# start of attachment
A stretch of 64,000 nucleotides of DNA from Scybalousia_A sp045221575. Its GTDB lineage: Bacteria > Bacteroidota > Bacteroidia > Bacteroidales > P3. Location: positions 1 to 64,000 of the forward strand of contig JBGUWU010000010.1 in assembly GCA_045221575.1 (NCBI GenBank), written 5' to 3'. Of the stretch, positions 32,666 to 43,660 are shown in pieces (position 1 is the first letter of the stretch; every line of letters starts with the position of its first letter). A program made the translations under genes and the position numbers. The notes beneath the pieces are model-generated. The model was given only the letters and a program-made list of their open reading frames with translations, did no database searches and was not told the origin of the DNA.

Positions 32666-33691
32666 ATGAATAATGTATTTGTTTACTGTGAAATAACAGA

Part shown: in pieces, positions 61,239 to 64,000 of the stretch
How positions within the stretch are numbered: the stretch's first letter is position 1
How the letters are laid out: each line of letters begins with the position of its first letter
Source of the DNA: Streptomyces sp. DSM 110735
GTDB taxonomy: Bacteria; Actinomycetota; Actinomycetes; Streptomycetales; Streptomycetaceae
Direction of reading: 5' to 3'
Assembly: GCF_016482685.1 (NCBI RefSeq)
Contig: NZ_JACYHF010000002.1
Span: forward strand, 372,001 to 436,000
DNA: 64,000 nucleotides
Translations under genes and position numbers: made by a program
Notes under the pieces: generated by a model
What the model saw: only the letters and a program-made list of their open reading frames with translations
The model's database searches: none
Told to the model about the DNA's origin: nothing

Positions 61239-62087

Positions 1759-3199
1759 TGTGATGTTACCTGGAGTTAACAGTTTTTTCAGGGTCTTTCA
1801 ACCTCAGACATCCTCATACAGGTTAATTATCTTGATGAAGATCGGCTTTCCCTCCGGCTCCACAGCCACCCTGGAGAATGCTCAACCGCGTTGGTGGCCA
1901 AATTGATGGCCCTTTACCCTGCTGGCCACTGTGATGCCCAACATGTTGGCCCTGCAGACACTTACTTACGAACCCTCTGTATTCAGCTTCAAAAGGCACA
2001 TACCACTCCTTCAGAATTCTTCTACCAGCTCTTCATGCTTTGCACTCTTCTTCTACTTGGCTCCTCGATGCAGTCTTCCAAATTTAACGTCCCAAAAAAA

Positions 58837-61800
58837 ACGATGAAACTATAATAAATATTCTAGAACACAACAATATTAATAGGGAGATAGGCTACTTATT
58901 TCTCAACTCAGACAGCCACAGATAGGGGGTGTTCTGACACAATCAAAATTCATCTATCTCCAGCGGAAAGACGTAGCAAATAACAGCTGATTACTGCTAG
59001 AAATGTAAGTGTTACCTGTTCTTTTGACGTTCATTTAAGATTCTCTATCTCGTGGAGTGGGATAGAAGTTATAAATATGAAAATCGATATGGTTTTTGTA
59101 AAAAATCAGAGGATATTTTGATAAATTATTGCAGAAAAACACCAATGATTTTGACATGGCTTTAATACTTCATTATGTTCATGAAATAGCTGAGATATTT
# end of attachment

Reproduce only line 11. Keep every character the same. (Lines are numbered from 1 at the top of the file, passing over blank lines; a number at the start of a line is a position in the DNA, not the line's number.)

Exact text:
Contig: NZ_JACYHF010000002.1